January 4, 2016 by middleearthnj
Many experts believe that January is one of the worst months of the year for depression. Suicide rates actually increase every year during the winter months. Perhaps January is difficult because the holidays have ended, and maybe they were not as “perfect” as you thought they should have been. Maybe January’s cold weather or decreased sunlight makes it harder to fight off the blues. Regardless of the reason, depression is tough to beat. Experts say that 1 out of every 8 teens has depression, but only 20% of depressed teens ever receive help.
While adults can simply go see a professional when things don’t feel right, youth must rely on parents, teachers, or other caregivers to recognize their suffering and get them the treatment they need. So if you have an adolescent in your life, it’s important to learn what teen depression looks like and what to do if you spot the warning signs.
What Are the Symptoms of Depression?
Teenagers face a host of pressures, from the changes of puberty to questions about who they are to asserting their independence with their parents. With all this drama, it can be difficult to distinguish between depression and normal teenage moodiness. Adding to the confusion, teens with depression do not necessarily appear sad, nor do they always withdraw from others. For some depressed teens, symptoms of irritability, aggression, and rage are more prominent. Sometimes the only sign is a noticeable change in their thinking and behavior. They may have no motivation, sleep excessively, have a change in eating habits, or even exhibit criminal behaviors, such as underage drinking or shoplifting.
While everyone experiences sadness or discouragement from time to time, depression involves sadness or hopelessness that lasts for weeks and may not have a defined cause. It drains a person’s energy level, motivation, concentration, and ability to enjoy life. Because self-critical thinking is part of depression, some people might not realize that they are depressed, and instead, think they are simply lazy, a bad student, a quitter, or a failure. Depression can also cause a person to spiral into other problems as well, such as an eating disorder or cutting. (You can learn more about these topics on our previous blogs: Teen Eating Disorders and Cutting.)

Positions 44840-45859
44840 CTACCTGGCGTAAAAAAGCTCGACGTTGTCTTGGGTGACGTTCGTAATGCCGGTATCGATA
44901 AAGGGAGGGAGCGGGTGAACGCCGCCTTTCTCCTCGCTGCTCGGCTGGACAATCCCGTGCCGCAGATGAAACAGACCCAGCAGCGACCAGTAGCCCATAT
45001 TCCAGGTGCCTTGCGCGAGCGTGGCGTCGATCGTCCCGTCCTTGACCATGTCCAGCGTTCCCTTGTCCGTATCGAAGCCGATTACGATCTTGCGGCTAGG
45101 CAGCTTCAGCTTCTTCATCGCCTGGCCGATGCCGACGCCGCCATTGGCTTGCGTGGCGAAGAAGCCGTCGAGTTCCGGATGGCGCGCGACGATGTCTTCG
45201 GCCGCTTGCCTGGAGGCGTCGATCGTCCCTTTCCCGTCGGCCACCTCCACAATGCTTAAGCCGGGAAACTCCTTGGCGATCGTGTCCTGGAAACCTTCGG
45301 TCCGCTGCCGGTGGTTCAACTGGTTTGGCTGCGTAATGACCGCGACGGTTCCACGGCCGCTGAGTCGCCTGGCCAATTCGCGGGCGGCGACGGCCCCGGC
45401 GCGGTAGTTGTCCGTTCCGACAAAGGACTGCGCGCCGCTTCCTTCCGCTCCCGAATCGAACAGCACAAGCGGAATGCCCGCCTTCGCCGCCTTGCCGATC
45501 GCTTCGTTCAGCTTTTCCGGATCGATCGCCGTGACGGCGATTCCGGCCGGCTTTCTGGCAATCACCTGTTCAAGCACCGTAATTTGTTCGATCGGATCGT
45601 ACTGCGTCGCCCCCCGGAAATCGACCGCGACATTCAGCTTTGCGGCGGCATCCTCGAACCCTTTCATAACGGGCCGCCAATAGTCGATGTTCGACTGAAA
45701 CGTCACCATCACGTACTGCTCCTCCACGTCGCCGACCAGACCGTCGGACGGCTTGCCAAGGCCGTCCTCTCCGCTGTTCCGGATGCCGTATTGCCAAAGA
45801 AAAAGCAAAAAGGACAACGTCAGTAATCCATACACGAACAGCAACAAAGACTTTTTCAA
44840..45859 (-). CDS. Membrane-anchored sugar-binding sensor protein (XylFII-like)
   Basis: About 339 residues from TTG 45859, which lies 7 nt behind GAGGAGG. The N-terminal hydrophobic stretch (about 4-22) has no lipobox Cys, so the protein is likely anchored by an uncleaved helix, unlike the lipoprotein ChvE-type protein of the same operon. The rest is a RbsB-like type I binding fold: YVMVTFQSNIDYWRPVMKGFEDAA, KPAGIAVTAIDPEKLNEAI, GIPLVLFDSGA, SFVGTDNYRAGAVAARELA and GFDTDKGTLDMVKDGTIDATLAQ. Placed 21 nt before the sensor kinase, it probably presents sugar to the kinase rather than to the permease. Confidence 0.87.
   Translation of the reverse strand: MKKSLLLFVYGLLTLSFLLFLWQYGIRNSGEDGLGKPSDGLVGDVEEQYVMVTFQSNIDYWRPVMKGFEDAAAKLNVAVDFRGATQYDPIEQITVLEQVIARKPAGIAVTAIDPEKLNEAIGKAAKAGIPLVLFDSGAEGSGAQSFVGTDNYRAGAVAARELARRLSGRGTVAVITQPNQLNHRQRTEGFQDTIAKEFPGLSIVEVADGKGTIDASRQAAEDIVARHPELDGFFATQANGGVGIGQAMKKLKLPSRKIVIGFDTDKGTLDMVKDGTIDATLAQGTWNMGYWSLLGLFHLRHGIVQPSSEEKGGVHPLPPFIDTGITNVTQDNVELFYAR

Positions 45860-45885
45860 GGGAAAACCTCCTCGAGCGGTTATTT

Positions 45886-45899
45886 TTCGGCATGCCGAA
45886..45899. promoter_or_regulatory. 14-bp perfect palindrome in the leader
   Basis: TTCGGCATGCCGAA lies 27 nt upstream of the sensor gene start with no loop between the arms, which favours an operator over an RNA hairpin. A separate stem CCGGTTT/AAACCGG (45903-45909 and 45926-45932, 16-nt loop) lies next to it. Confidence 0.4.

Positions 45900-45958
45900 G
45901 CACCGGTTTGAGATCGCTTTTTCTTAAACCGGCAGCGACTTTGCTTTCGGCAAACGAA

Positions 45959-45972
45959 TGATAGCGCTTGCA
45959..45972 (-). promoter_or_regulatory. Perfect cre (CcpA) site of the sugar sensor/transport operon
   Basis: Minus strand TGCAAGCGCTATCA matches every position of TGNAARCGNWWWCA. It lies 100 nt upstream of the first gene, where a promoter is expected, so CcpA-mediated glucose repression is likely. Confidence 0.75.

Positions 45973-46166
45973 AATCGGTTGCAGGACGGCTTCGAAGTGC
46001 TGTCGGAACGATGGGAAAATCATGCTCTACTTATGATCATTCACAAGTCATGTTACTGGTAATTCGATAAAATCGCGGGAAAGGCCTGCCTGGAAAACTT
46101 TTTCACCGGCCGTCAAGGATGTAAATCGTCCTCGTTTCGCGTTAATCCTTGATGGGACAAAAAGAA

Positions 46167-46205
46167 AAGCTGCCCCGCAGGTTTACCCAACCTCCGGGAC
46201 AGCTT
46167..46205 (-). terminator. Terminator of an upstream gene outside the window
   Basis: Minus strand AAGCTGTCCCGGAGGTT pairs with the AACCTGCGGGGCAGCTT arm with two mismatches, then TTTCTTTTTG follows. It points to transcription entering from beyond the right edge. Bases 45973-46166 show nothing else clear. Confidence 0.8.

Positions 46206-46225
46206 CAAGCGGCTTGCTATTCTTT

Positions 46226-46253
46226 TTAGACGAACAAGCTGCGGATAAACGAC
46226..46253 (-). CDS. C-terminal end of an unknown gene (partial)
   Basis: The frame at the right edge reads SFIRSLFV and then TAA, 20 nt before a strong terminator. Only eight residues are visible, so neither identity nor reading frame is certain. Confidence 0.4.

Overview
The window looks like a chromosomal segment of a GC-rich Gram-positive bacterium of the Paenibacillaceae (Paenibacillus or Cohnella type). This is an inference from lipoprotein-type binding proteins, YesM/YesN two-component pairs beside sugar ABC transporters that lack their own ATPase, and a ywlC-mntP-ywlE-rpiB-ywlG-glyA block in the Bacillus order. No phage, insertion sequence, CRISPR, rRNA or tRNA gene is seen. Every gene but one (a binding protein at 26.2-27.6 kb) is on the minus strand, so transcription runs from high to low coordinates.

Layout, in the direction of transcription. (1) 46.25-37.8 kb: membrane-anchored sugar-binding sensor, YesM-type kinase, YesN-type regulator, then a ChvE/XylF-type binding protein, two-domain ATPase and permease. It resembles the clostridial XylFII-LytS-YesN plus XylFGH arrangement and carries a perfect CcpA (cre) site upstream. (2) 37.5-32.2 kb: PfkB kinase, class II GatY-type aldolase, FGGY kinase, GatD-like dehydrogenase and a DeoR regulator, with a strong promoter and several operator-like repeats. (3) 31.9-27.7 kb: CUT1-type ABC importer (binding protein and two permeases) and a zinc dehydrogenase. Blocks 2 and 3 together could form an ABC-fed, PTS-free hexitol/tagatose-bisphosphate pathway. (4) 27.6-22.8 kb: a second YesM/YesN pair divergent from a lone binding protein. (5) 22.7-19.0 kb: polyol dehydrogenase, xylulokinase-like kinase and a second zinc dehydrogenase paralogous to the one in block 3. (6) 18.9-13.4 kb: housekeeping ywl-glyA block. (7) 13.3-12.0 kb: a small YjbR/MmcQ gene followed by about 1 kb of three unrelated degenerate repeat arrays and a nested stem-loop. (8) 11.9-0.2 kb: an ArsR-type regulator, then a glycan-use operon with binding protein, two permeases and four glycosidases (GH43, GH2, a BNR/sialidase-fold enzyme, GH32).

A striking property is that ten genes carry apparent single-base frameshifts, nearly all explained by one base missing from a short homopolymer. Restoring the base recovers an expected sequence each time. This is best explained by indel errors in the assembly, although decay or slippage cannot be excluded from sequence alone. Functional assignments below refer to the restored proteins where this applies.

Symptoms that people have when they’re depressed can include:
- sadness most of the time (for what may seem like no reason)
- lack of energy and feeling tired all the time
- inability to enjoy things that used to bring pleasure
- withdrawal from friends and family
- irritability, anger, or anxiety
- inability to concentrate and/or memory loss
- significant weight loss or gain
- significant change in sleep patterns (inability to fall asleep, stay asleep, or get up in the morning)
- irresponsible behavior — for example, forgetting obligations, being late for classes, skipping school or sudden drop in grades
- feelings of guilt or worthlessness
- difficulty making decisions
- complaints of pains, including headaches, stomachaches, low back pain, or fatigue (with no known medical cause)
- pessimism and indifference (not caring about anything in the present or future)
- thoughts of death or suicide
When someone has five or more of these symptoms most of the time for over a month, that person is probably depressed.
Helping a depressed teenager
If you suspect that a teenager in your life is suffering from depression, take action right away. Many times, adults do not feel certain that the youth they’re concerned about is depressed and are afraid of making things worse or they hope that the symptoms will just go away. But, even if the troublesome behaviors and emotions you’re seeing are not depression, they are signs of a problem that needs to be addressed. Depression is very damaging when left untreated, but it’s also one of the most treatable conditions. Therapists and other professionals can help. In fact, about 80% of people who get help for their depression have a better quality of life.
Depression does NOT just go away on its own, and someone cannot just “shake it off.” Your child MUST see a doctor and/or therapist to get the help that they need.